Lenox disclaims any intent to pursue a private right of action, explaining that it is “seek[ing] dismissal based upon Plaintiffs prosecuting this action in violation of federal law.” (Def.’s Mem. Supp. Mot. Dismiss at 24 [Doc. No. 860, Case No. 13-cv-3451].) But Lenox has not identified any established “violation of federal law,” and as discussed above, there is no statutory authority for this Court to determine in this action whether or not RFC violated the TARP.

Relatedly, Lenox argues that RFC’s misuse of TARP funds violated the spirit and purpose of TARP and Congress’s intent in establishing the program, and that allowing RFC’s claims to proceed would legitimize and reward its conduct. This Court cannot conclude, however, based on the limited record before it and under a Rule 12(b)(6) standard, that RFC’s breach-of-contract and indemnification claims against Lenox fail as a matter of law in light of TARP’s purposes and Congressional intent. Nor has Lenox provided any authority in support of its request to dismiss RFC’s claims on this ground.

For the above reasons, the Court denies Lenox’s motion to dismiss, to strike, or for judgment on the pleadings.


Despite having agreed to a forum selection clause in the principal agreement between the parties, litigated this case in Minnesota for two years, and previously taken the position in opposition to RFC’s motion to transfer that venue is proper in Minnesota, Lenox moves to transfer venue. Lenox moves to transfer this case to the United States District Court for the Central District of California.

Under 28 U.S.C. § 1404(a), “[f]or the convenience of parties and witnesses, in the interest of justice, a district court may transfer any civil action to any other district or division where it might have been brought.” 28 U.S.C. § 1404(a). “[A] proper application of § 1404(a) requires that a forum-selection clause be `given controlling weight in all but the most exceptional cases.'” Atl. Marine Constr. Co., Inc. v. U.S. Dist. Ct. for W. Dist. of Tex., ___ U.S. ___, 134 S. Ct. 568, 579 (2013) (quoting Stewart Org., Inc. v. Ricoh Corp., 487 U.S. 22, 33 (1988) ).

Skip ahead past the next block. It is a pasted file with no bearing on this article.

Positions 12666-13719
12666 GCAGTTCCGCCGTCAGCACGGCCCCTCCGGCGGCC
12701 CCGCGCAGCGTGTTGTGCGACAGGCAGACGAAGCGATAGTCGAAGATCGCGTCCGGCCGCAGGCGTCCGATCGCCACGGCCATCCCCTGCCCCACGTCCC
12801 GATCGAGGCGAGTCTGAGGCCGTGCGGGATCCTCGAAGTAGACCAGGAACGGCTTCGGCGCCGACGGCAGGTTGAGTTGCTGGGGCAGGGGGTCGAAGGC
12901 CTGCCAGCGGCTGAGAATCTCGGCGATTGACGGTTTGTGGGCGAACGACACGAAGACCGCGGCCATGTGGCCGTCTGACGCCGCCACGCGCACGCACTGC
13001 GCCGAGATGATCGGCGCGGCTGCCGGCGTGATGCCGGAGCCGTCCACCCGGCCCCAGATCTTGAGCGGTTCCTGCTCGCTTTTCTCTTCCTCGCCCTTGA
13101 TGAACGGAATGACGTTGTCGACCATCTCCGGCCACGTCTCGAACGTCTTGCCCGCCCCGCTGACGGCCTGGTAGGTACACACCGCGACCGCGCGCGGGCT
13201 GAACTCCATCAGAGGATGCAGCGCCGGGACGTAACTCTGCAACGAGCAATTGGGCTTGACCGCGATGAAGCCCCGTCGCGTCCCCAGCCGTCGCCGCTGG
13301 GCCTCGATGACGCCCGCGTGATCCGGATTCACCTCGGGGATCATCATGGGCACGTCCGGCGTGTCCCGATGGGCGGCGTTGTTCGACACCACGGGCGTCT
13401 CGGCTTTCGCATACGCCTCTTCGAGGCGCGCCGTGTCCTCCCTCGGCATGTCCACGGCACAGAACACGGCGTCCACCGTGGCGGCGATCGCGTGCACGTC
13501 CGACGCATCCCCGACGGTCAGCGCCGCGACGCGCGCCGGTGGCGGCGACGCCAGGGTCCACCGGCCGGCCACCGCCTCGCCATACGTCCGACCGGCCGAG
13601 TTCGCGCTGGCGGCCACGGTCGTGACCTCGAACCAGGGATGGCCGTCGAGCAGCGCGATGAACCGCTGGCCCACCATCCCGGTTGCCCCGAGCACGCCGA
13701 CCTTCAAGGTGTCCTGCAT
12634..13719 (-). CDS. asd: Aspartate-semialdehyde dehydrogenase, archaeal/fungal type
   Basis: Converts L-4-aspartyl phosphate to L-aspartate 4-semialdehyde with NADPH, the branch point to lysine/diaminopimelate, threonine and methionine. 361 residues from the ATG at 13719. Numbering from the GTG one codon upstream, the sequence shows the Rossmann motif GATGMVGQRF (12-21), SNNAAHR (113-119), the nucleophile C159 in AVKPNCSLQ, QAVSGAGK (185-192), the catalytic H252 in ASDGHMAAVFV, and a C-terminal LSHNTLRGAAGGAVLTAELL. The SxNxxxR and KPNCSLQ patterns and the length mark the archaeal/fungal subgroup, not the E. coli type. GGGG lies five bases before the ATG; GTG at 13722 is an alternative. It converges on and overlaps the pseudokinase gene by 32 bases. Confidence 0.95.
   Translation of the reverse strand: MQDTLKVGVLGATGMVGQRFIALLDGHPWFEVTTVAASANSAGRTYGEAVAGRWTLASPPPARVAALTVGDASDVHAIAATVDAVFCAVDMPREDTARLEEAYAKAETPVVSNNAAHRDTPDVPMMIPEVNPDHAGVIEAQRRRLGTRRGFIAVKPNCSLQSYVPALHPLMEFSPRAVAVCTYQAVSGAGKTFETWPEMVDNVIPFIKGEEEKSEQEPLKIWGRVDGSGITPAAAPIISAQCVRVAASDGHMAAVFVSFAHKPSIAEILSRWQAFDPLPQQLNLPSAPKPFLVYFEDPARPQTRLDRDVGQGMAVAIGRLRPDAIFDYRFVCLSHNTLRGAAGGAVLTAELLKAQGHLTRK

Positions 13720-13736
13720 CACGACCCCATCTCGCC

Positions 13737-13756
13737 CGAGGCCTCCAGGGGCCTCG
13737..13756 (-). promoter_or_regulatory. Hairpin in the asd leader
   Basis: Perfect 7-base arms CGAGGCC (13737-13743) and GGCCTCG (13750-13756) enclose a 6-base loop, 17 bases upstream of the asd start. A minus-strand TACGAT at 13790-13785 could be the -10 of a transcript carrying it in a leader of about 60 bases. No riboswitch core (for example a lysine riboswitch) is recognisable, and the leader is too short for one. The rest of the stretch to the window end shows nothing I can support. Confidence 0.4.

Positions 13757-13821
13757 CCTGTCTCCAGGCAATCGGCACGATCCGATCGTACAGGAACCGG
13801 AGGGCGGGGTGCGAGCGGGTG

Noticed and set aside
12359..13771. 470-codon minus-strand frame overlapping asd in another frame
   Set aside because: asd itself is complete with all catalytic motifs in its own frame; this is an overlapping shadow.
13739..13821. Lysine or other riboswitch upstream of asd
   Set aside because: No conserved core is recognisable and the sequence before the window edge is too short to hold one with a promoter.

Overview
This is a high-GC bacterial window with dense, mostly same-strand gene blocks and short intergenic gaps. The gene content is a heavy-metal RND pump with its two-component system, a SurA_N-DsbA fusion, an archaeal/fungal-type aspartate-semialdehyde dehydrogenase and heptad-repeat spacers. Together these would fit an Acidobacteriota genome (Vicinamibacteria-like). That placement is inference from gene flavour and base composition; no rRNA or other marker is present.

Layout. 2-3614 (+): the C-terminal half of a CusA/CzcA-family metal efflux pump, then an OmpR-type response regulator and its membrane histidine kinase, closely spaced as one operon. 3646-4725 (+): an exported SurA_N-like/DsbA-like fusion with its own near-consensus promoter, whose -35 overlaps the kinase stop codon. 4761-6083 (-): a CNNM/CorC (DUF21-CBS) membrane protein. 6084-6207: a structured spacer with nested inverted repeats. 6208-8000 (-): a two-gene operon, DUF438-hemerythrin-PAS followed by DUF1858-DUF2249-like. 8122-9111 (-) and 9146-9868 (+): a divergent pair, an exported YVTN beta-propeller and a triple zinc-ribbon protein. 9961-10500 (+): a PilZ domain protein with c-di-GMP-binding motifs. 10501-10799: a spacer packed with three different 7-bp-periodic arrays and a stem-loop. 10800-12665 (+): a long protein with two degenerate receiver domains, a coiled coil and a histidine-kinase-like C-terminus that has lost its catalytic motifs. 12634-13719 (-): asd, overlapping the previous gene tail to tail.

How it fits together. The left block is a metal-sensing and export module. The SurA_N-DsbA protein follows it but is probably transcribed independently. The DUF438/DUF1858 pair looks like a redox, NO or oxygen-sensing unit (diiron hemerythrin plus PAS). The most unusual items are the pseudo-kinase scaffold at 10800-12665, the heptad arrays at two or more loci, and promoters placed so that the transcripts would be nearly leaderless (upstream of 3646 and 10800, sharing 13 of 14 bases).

A § 1404(a) analysis requires the Court to engage in a three-step inquiry. First, the Court must determine whether the District of Minnesota is a proper venue, without regard to the forum-selection clause. This is because “[s]ection 1404(a) applies only if the initial federal forum is a proper venue,” pursuant to 28 U.S.C. § 1391. See 14D Charles Alan Wright, et al., Federal Practice and Procedure § 3829 (4th ed.). Second, the Court must determine the validity of the forum-selection clause. Rogovsky Enter., Inc. v. Masterbrand Cabinets, Inc., 88 F. Supp. 3d 1034, 1040 (D. Minn. 2015). If the clause is valid, then third and finally, the Court must consider any public-interest factors put forth by the parties. Atl. Marine, 134 S. Ct. at 582 .

Neither RFC nor Lenox discusses the first step of the inquiry. Indeed, both parties have argued in this case—albeit it at different times—that venue most decidedly is proper in Minnesota. (See generally Def.’s Mem. Opp’n Mot. Transfer Venue [Doc. No. 35, Case No. 13-cv-3495]; Pl.’s Mem. Opp’n Mot. Transfer Venue [Doc. No. 979 in Case No. 13-cv-3451].) There is no apparent dispute that the District of Minnesota is a proper venue, and the Court thus proceeds to the second inquiry.